The back room at Yukon Artists @ Work, the Solo Show Room, was renovated a year and a half ago to showcase individual artists in the co-operative.
The summer and pre-Christmas months are generally left open to make room for the changing group show that fills the gallery year-round.
This past May, member artist Joyce Majiski was working with the Co-op’s summer student, Jessie Leschart. They measured the room and figured if they gave each artist a space two- feet wide by five-feet across, the room could be filled.
They named the show Tall, Thin, Two by Five and sent out a call to see who was interested.
The small room is almost stuffed with the response.
Majiski collaborated with fellow YA@W member, Lynne Sofiak, on Turned, Twisted, Touched by Fire, a suspended stack of crumpled raku-fired vessels inscribed with lines and marks. A vine threads through the walls and a driftwood base catches pieces at the bottom.
Majiski also contributed Forest Birds, one of the latest in the printmaker’s exploration of painting. She has used oil stick over acrylic on canvas that’s about two-by-four feet, layering linear birds and texture.
The show contains two new collaborative pieces by Paul and Jeanine Baker. Paul works primarily in metal; Jeanine, in glass.
Paul has been exploring the figure, as he finds it, to build from old truck gears, and Water Carrier sports a swinging bead necklace that gives it a strong sense of movement.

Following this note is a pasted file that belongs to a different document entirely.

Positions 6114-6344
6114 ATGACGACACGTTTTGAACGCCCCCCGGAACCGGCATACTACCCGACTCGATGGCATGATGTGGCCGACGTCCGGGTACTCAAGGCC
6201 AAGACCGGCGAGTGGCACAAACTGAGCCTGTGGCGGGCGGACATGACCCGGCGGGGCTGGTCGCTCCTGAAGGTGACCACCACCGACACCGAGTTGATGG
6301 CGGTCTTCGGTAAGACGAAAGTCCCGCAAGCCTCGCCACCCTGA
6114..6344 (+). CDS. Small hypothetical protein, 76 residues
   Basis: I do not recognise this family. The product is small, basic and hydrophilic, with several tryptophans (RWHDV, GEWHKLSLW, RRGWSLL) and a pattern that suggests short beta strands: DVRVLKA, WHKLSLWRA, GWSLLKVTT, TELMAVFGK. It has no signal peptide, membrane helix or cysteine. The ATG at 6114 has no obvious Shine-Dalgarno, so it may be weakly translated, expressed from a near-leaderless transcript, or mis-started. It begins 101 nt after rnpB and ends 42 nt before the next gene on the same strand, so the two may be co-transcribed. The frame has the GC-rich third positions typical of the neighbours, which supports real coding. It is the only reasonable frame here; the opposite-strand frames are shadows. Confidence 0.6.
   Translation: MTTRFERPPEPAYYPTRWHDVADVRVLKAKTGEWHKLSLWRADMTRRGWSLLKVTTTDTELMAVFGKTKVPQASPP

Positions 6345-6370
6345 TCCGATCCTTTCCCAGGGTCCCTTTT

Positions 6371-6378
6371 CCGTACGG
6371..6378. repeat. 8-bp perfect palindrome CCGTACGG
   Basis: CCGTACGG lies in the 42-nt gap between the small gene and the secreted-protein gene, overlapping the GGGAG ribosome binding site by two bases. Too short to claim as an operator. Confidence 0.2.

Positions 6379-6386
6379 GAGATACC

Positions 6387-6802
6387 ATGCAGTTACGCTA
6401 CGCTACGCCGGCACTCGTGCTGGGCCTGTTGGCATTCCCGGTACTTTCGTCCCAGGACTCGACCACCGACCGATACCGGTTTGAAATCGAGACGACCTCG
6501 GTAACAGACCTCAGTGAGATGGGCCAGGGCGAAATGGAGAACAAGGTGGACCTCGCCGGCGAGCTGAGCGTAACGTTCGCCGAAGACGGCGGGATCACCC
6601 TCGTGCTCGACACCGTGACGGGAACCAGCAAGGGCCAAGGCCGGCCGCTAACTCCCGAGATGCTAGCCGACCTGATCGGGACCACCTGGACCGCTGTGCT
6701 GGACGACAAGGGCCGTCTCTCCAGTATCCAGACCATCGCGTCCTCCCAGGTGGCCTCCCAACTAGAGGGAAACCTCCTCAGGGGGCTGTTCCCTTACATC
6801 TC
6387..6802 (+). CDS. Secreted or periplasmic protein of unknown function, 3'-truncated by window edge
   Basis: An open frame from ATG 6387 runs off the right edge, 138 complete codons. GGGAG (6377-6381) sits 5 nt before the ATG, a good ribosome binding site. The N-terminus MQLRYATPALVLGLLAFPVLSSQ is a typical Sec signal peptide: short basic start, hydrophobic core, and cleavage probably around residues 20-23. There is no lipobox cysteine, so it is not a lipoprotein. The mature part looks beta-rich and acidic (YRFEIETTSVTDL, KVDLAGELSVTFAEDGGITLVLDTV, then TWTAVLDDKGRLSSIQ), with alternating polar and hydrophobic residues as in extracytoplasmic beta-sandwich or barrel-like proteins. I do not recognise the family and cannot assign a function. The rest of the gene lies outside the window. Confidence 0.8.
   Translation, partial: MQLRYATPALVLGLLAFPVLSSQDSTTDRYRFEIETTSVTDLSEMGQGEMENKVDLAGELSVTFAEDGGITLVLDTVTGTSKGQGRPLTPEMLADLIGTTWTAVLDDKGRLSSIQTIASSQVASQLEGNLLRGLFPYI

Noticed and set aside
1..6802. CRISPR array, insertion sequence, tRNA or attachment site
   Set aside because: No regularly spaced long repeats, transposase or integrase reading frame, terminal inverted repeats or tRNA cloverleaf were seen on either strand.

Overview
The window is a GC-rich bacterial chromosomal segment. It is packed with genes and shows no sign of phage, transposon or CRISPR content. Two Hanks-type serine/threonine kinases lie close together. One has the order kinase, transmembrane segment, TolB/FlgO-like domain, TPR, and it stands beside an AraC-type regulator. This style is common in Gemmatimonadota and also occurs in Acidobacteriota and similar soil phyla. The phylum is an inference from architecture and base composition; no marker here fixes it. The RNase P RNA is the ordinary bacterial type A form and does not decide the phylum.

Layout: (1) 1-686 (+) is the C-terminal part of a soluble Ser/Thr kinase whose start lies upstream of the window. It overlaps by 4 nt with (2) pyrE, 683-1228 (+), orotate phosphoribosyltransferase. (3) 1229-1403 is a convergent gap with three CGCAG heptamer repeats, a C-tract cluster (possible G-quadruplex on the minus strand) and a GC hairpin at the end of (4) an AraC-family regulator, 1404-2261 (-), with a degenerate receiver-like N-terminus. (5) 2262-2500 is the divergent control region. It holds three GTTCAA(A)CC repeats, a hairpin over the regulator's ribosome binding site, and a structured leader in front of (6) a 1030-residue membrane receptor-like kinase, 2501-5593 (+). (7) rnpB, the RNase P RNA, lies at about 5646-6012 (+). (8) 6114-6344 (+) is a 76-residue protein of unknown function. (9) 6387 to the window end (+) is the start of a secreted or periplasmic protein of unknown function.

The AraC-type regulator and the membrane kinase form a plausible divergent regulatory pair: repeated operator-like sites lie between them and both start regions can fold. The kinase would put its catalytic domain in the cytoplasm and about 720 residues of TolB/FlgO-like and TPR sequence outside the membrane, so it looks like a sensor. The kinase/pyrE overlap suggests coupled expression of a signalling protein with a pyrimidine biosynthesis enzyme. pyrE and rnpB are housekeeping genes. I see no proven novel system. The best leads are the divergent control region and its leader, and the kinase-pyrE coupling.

Emma Barr brought her own light. If it’s not turned on while you’re there, flip the switch at the bottom. For her large-scale, light-box piece, Light on the land, she’s collaged Japanese paper, theatre gels, birchbark and a spruce branch over a SAD (Seasonal Affective Disorder) bright light.
Rich Claxton’s vase, Stands like a tree, adds a bronzy-brown stripe down the side of his characteristic cool-green glaze. Among the tree shapes, look for the spine and buttocks in this intriguing ceramic piece. Its tall, thin form includes a subtle figure.
Kate Williams has knit, felted and beaded a bag that hangs on the wall with a long, thin strap. The bag features a sun or sunflower form. The strap is bent into a moebius strip. With one turn in it, it’s all one surface and makes you wonder how she knit it.
Equally intriguing, Lise Merchant created her wall hanging, Stretching for the sky. Her tree is hand-painted on wool and then hooked. Hooking takes up the width of the picture, so the final result is narrower than the starting painting.
Subtle gradations of colour, and the swaying, upward-reaching lines make this a fascinating piece.
Janelle Hardy and Lara Melnik made tall, thin pieces out of smaller ones. Hardy installed a series of tiny, individually framed watercolour paintings. Melnik created one framed piece, Gathering Daisies, from 10 small, paired polymer-clay pieces.
Catherine Deer brought in a new work: Dust Up depicts a herd of galloping horses in her well-known, highly skilled charcoal and graphite technique. The horses are seen from above and the dust is left white, leaving the horses as soft-edged, ghostly shapes.
And these are just 10 of the show’s 26 pieces.
Tall, Thin, Two by Five is on display until August 31.